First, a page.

Leobardo Espinoza Jr. is a student at Topeka High School in Kansas, and I've been following his posts on The Choice Blog as he decides where he'll go to college—especially when he posted that he received a full academic scholarship to one of his fallback schools back in January (The College of Liberal Arts and Sciences at the University of Kansas).
>The Times's Choice blog is answering a few questions this morning about choosing between colleges after students have been accepted into a handful of them, and it's bringing back those memories from back when (dream schools, safety schools, financial aid packages!).
How should colleges balance merit aid for talented students who may not need the money with financial aid for students who come from low-income families?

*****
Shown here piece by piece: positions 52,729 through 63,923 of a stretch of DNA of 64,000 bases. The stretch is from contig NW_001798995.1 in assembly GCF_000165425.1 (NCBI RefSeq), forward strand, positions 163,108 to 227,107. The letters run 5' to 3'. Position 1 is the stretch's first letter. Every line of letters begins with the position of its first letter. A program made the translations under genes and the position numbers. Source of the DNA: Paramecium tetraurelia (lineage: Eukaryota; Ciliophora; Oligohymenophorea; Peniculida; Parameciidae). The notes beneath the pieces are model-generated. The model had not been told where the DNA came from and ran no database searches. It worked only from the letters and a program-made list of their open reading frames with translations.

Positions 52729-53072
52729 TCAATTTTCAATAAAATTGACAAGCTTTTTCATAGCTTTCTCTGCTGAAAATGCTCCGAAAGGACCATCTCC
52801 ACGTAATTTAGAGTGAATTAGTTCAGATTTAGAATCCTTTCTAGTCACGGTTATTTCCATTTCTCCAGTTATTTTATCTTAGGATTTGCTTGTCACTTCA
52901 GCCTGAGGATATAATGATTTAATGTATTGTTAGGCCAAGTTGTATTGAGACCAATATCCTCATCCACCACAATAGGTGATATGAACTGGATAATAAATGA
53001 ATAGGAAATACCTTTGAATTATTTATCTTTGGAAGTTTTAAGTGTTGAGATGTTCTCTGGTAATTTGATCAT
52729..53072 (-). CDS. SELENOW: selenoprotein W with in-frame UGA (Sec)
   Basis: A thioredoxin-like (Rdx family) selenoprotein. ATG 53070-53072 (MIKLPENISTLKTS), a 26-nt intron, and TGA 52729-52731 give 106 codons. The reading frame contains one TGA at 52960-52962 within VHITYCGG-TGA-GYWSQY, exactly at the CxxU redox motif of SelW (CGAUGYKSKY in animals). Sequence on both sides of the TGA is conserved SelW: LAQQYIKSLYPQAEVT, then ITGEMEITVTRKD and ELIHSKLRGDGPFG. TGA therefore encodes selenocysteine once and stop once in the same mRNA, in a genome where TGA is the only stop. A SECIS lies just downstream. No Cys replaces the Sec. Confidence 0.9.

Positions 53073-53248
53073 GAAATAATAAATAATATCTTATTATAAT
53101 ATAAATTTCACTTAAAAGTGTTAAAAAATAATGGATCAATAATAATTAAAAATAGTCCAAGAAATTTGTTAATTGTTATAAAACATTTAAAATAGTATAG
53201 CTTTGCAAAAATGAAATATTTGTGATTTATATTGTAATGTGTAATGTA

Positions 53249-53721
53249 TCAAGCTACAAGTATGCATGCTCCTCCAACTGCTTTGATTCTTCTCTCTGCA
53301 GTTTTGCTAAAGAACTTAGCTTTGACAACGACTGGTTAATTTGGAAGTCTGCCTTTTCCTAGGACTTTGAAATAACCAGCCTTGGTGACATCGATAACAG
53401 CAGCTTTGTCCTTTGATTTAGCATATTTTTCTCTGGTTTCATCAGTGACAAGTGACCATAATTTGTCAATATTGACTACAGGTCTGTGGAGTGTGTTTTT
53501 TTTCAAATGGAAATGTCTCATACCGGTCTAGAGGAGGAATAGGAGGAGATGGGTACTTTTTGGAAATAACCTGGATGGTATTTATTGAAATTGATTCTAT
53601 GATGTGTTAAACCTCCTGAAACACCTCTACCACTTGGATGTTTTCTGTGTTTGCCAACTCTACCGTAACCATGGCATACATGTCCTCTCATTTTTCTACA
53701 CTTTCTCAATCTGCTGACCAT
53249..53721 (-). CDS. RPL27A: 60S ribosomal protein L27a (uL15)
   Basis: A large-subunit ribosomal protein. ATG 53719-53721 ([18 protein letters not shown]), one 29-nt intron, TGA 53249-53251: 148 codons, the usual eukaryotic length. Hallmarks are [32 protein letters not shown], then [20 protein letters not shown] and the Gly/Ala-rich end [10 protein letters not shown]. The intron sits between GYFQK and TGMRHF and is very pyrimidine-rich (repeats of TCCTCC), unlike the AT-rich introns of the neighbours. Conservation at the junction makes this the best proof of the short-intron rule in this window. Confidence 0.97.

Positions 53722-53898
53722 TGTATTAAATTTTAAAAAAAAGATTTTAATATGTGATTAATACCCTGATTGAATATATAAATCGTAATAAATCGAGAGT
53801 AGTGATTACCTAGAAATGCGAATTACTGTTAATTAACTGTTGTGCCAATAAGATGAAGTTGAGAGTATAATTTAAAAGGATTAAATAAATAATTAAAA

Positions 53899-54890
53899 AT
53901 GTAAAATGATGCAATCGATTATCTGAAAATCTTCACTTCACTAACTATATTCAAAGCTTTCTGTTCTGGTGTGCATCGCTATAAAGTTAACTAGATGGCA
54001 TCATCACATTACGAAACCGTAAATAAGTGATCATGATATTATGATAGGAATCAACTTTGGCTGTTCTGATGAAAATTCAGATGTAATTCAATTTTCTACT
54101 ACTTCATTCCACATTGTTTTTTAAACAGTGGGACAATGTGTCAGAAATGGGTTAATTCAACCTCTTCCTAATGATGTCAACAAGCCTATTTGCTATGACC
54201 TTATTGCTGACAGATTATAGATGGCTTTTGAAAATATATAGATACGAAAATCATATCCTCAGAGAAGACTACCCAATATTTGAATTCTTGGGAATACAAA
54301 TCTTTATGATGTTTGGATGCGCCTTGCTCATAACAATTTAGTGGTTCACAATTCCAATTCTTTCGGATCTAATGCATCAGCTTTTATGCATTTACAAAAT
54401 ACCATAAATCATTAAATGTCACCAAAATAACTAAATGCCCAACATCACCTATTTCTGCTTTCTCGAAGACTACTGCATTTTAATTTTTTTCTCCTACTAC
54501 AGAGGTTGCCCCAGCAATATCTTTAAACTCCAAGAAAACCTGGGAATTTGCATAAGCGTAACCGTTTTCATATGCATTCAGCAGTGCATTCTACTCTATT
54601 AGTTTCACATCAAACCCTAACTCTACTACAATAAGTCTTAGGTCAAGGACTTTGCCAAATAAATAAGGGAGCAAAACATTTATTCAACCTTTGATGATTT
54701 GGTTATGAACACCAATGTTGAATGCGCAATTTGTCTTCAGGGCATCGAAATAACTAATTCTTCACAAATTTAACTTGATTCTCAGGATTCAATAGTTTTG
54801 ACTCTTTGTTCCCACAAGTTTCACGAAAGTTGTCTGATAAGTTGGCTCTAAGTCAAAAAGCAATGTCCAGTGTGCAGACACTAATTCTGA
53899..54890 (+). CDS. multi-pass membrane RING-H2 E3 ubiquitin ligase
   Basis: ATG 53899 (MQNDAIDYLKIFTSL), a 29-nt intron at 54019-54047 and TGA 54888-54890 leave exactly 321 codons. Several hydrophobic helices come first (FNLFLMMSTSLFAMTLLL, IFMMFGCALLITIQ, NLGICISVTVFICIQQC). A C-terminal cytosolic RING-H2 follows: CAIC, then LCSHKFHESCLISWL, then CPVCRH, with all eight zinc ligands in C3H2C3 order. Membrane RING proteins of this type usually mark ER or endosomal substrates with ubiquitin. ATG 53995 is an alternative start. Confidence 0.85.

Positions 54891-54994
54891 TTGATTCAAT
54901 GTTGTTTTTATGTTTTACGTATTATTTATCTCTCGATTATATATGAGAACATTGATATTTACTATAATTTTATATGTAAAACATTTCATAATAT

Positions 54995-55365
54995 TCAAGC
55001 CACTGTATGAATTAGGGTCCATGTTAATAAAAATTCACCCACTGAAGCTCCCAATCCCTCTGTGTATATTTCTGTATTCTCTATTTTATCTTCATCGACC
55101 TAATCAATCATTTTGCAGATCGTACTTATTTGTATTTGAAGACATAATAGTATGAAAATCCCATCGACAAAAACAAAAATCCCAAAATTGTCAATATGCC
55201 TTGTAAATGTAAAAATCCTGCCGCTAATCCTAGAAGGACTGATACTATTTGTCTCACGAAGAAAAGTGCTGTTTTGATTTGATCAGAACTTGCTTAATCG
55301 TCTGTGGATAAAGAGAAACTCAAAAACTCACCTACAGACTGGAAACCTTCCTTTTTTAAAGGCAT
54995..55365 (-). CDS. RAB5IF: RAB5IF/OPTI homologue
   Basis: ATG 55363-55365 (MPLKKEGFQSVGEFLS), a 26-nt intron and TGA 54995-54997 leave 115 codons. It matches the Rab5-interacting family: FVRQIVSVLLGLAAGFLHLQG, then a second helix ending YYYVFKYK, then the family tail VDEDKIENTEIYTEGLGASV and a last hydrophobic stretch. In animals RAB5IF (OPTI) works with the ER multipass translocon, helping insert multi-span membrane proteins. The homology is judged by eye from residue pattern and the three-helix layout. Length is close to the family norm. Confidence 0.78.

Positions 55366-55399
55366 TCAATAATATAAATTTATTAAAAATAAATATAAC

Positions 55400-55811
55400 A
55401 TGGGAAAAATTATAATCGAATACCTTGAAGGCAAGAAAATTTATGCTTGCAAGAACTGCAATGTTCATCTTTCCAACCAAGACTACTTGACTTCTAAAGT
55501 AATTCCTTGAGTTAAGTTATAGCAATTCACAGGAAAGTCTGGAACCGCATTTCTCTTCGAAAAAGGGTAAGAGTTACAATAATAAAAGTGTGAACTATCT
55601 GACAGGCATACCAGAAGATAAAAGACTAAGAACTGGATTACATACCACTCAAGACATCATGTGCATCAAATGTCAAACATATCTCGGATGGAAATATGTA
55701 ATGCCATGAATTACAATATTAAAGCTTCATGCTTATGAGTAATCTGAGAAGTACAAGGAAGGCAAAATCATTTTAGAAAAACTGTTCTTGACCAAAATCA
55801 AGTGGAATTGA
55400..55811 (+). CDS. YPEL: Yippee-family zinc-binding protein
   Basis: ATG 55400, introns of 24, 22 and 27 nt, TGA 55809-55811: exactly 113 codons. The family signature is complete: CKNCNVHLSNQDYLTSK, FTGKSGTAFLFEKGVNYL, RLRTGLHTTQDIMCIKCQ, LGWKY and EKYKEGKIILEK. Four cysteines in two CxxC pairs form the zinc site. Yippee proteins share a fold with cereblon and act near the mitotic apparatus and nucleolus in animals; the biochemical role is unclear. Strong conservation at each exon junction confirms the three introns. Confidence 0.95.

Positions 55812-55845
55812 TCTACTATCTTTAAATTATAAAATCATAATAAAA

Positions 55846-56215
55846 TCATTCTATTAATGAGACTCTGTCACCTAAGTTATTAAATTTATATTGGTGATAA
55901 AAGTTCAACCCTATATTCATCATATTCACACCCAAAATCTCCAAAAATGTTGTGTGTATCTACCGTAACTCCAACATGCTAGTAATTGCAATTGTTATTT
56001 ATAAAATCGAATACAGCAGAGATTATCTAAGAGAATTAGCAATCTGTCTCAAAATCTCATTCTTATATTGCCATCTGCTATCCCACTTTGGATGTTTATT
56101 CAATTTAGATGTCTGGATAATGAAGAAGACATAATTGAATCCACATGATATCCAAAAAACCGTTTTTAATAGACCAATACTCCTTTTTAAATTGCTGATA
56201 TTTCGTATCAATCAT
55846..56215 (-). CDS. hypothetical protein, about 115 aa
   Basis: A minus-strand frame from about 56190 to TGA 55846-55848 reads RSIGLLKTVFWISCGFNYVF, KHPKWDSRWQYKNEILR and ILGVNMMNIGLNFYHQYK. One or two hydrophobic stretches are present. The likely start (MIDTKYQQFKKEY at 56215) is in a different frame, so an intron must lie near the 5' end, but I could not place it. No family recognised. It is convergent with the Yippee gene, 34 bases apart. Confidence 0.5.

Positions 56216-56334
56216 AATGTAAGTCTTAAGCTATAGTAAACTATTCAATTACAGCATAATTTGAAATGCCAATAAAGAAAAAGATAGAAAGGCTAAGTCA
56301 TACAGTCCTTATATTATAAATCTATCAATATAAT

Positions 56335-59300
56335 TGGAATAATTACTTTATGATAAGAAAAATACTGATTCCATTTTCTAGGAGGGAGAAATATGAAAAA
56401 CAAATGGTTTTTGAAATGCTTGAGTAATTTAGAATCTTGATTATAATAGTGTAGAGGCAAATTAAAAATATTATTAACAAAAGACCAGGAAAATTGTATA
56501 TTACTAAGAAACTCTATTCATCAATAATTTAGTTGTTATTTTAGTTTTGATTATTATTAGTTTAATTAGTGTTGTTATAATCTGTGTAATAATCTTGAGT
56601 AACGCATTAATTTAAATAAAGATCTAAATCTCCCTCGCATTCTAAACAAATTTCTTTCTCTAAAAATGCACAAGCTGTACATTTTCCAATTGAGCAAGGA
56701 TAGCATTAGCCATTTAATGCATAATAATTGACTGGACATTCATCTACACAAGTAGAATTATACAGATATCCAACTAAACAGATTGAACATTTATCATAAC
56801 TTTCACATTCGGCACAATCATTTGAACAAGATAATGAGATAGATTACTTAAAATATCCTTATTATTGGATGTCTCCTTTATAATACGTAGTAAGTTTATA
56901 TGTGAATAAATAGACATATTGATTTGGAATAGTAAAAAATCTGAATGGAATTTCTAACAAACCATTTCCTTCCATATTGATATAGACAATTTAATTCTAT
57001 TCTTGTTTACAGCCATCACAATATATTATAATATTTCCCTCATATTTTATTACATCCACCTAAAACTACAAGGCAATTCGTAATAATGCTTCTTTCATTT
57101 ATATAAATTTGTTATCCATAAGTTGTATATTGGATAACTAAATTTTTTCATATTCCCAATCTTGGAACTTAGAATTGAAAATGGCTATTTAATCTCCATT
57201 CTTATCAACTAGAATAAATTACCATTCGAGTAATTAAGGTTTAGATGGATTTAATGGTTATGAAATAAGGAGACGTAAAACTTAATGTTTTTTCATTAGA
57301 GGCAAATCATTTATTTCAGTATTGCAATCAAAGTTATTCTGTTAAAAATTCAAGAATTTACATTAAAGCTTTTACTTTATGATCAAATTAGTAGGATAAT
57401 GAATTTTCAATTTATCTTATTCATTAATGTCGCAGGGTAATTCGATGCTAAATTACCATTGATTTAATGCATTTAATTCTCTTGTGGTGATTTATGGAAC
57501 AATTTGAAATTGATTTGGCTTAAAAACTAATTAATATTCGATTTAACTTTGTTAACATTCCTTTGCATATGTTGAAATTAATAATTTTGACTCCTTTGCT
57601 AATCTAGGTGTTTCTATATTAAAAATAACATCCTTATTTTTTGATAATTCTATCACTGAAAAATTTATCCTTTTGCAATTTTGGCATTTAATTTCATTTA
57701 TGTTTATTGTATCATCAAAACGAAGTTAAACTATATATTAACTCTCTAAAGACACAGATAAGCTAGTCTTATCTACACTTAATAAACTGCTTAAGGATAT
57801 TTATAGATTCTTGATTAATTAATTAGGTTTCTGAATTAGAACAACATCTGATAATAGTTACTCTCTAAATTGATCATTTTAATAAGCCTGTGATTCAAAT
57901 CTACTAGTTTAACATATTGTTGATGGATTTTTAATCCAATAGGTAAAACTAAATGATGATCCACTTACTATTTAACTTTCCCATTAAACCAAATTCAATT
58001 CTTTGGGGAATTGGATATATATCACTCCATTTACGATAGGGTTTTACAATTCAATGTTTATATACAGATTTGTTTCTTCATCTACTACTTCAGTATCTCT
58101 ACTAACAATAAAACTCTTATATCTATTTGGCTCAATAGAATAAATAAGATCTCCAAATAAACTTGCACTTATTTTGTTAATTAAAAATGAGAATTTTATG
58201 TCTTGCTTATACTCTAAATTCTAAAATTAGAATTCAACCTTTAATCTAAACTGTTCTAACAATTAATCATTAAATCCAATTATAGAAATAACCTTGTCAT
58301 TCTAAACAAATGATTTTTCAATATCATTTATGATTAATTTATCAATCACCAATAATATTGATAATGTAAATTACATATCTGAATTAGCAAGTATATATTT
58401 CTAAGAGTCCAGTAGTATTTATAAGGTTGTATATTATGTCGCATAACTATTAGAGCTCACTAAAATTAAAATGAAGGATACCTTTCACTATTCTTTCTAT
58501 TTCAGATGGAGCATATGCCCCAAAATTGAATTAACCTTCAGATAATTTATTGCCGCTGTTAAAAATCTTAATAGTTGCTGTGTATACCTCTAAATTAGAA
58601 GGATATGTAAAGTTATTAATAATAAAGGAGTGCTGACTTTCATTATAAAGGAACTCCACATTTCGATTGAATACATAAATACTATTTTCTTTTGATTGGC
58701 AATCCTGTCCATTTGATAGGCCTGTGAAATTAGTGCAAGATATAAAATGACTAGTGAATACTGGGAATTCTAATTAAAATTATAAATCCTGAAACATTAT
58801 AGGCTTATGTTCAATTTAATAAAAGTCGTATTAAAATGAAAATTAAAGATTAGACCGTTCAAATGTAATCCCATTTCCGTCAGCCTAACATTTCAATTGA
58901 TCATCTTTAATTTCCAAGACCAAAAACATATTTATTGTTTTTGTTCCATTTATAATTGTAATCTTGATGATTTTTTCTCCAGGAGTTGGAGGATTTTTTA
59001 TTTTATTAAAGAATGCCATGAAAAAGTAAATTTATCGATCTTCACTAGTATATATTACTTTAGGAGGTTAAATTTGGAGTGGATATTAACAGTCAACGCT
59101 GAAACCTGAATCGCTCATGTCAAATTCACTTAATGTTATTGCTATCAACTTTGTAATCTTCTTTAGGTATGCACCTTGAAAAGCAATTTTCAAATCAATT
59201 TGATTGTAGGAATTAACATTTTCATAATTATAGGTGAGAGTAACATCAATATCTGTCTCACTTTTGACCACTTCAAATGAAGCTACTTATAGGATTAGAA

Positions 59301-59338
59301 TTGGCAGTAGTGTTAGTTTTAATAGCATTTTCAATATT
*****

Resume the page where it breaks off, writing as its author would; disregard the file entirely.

I like the initial premise of this piece by Kevin Carey, the policy director of a think tank named Education Sector, in The New Republic—the idea that media outlets like to post sad stories about college graduates who are unable to find jobs in their fields of studies so they end up accepting work that doesn't necessarily require a college degree (i.e. bartending, barista-ing), which ultimately devalues what a college degree is worth these days.
Jonathan Zimmerman takes a look at the "college as country club" in an opinion piece for The Los Angeles Times.
Penn State's literacy program says: "The real problem is not the rising cost of education, it is in the lack of financial planning and lack of financial literacy skills of making sound financial decisions." Um, really?